I went to see All Is Lost earlier this week at the Tropic Cinema and I went with a mixture of trepidation and curiosity. I'd seen the trailer a few times and I was curious to see if he survives his sailboat sinking under him - the trailer suggests not. I was also curious to see how well a sailing movie would depict the dark art of crossing water under sail. There was also some trepidation because a) I wasn't sure the movie could hold my interest and b) if it was any good would I get flashbacks to when I had my own problems at sea? Judging by early reviews in the respected West Coast Sailing Magazine Latitude 38 the movie sucks:
Well, shucks. Hollywood has the chance to really represent sailing accurately — relatively speaking, of course — and it appears they dropped the ball . . . yet again. The debacle that was The Perfect Storm or even the ridiculous 'rescue' scene in Dead Calm were painful enough but now we have another epic fail to add to the list. We have yet to watch the film for ourselves, but reports from sailors are flooding in about Robert Redford's 'tour de force' performance in All is Lost and the reviews aren't favorable.
The one-man show that boast a grand total of approximately three words follows the harrowing trials of a sailor whose boat sinks out from under him in the Indian Ocean. The trailers looked exciting and passably accurate but we're told the rest of the film is a disappointment. "From the moment his boat gets rammed by the free-floating container to the last scene where he decides it would be a good idea to start a bonfire in his WWII-vintage rubber liferaft to create a signal fire," writes Corte Madera's Linda Muñoz, "anyone who has ever gone on a Bay cruise on pretty much any type of vessel would agree that you don't want to go sailing with this guy. He's only adrift for eight days and barely has any food, almost no water, no PFD or lifesaving suit, no GPS or radio, and no flare gun. Redford does his best but unfortunately, the massive number of inaccuracies and unbelievable situations ruins the movie for anyone who has sailed."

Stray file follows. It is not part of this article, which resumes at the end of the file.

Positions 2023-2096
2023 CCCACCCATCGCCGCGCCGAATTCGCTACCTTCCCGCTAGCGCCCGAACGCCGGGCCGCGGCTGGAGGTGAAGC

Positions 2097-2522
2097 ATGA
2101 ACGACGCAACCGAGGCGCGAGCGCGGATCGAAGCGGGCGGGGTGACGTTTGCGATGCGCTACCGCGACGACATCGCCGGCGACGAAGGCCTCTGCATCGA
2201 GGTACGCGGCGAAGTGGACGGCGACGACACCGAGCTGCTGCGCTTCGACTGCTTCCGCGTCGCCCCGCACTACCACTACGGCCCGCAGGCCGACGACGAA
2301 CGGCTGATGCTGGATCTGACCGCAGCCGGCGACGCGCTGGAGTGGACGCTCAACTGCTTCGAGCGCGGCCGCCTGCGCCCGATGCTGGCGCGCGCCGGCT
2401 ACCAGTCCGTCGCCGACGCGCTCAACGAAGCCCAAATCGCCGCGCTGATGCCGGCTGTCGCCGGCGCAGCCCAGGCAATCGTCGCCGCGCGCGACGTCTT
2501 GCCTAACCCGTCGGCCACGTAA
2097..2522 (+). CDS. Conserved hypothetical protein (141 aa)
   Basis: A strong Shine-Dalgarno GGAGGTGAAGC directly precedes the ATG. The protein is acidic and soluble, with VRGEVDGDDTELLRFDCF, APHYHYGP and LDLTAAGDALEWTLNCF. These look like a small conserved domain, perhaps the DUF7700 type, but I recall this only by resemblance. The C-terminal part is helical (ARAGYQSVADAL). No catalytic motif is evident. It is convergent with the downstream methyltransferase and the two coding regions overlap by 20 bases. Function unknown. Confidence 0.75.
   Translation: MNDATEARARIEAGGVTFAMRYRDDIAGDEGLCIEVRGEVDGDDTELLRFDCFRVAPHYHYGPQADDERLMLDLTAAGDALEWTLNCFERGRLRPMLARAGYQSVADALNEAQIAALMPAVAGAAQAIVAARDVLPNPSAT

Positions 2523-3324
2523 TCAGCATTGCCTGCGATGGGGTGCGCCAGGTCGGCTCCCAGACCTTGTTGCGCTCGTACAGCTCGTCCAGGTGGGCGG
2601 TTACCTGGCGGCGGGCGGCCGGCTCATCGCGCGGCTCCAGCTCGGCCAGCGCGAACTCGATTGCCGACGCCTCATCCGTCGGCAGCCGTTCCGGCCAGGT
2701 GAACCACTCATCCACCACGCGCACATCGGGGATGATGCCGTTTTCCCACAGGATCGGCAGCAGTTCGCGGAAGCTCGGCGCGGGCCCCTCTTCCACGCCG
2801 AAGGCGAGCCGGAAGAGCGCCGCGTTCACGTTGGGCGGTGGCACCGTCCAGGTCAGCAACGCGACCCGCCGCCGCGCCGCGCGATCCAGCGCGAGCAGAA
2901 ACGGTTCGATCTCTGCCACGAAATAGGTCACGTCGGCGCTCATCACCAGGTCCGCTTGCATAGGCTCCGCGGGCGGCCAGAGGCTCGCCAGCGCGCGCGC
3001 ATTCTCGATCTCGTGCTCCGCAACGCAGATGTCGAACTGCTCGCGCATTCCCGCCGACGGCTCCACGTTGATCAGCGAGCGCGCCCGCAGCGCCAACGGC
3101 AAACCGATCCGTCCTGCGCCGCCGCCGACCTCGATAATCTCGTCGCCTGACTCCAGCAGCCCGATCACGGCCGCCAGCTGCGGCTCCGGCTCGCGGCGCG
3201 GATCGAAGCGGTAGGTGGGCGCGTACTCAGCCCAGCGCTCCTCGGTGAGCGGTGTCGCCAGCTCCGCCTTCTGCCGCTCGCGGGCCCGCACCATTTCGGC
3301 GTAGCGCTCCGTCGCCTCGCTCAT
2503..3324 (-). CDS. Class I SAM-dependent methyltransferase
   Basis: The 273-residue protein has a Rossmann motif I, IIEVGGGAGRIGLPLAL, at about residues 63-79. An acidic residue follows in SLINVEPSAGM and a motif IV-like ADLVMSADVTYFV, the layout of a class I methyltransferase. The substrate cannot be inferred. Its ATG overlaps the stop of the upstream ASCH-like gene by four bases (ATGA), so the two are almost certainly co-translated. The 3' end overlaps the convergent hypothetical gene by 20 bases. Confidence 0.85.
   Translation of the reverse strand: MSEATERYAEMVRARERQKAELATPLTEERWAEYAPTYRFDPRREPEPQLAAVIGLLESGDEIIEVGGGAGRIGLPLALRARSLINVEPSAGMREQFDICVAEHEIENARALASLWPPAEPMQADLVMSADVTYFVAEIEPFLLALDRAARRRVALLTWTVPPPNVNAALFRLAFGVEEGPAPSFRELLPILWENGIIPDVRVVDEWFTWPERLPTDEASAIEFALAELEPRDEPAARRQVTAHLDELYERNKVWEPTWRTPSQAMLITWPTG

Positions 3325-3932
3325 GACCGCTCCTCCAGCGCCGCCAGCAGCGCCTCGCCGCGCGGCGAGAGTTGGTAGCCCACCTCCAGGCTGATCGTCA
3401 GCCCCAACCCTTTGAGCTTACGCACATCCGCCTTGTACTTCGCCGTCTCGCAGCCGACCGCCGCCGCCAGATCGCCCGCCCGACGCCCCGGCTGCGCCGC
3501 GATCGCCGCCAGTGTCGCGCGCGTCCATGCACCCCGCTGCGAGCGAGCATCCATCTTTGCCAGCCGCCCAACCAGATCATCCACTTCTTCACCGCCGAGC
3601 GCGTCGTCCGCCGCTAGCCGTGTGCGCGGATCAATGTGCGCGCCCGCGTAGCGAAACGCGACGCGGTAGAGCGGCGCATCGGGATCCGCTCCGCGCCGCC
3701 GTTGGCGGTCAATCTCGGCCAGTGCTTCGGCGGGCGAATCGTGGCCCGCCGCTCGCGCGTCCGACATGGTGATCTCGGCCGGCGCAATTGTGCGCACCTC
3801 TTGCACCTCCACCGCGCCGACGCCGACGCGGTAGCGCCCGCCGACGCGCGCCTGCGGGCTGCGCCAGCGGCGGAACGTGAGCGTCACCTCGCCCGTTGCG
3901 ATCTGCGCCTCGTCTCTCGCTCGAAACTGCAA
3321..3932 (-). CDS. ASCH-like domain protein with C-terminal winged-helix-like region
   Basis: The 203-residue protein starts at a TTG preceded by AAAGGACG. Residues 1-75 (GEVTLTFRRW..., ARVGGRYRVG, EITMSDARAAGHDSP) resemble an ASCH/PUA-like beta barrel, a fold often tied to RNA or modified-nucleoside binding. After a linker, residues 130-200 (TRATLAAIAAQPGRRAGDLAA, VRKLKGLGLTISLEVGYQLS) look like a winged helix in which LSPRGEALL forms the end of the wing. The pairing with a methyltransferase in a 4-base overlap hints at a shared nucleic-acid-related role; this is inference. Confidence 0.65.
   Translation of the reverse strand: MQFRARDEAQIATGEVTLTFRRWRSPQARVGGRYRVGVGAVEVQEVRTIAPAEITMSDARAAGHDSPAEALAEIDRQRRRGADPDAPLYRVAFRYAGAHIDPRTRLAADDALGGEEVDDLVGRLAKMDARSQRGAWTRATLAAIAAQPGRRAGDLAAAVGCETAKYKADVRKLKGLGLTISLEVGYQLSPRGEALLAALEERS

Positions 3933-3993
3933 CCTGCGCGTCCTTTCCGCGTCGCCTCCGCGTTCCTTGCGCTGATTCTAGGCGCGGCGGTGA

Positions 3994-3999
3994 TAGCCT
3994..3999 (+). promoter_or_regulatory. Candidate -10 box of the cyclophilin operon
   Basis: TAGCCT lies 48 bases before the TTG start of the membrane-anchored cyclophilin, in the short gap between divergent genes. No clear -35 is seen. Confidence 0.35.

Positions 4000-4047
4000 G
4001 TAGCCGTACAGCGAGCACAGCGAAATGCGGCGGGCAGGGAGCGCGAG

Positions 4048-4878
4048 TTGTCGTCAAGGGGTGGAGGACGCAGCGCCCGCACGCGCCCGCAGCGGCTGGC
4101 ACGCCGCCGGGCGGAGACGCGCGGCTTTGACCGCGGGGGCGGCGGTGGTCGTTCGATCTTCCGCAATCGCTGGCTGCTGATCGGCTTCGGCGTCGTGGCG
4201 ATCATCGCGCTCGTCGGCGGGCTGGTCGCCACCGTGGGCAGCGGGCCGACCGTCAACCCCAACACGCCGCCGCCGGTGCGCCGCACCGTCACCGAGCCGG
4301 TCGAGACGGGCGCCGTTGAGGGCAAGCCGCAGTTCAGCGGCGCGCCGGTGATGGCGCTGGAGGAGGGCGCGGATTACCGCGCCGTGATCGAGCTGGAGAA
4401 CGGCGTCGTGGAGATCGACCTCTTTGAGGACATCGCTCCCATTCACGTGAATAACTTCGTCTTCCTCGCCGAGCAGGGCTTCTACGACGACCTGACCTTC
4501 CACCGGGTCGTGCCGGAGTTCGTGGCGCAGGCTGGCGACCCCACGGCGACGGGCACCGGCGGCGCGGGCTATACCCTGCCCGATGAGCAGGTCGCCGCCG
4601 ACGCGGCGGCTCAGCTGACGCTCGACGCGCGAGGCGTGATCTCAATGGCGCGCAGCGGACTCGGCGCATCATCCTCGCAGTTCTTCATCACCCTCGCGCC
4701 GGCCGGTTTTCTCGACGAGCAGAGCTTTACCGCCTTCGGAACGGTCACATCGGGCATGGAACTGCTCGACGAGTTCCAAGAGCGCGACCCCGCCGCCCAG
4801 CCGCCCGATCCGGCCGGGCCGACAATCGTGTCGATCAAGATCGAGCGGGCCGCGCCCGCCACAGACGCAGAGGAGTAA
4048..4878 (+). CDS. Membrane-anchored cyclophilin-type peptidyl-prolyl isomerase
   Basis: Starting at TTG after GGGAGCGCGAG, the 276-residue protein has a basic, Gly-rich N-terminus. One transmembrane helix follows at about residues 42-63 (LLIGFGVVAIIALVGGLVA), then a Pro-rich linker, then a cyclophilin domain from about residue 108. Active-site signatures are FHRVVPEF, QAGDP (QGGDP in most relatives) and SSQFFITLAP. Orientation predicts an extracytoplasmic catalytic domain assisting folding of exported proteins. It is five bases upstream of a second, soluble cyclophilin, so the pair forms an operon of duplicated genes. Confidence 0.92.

Hugo Landecker, who sails his Westsail 32 Alexander out of San Rafael, agrees with Linda. "There were so many mistakes in this film but I didn't have a pencil and paper to record the countless errors. He made navigating with a sextant look so easy! Just wave it at the horizon and voila! You have a plot fix on the chart! There were so many inaccuracies that this serious 'thriller' turned into a comedy for me. My poor wife's arm was bruised by the time the movie was over for all the times I nudged her when there was a mistake. I'm sure non-boaters would enjoy the drama, but after seeing this film, they'll never get on anything resembling a watercraft."
We'd been looking forward to seeing All is Lost on the big screen but after hearing these dismal reviews, we'll just add it to our Netflix queue and pop Captain Ron into the DVD player. It may not be that much more accurate but at least it was meant to make us laugh
- latitude / ladonna
If you are a sailor and go into this movie looking for nits to pick you will find them. I got completely lost in the story and I had no time to see any of them. I loved how the sailor's boat and equipment was worn and actually looked used. He was a perfectly middle class average sailor just like any of us and suddenly "all is lost." I thought it was a fabulously absorbing drama all the way through. I guess there are a lot of sailors in Key West, or perhaps Robert Redford still has magnetic movie star powers because the theater was almost full when I went to see the film. I'm very glad I did as I cannot get the story out of my head. You should go too whether or not you know how to sail. This film will reward you and put you off sailing!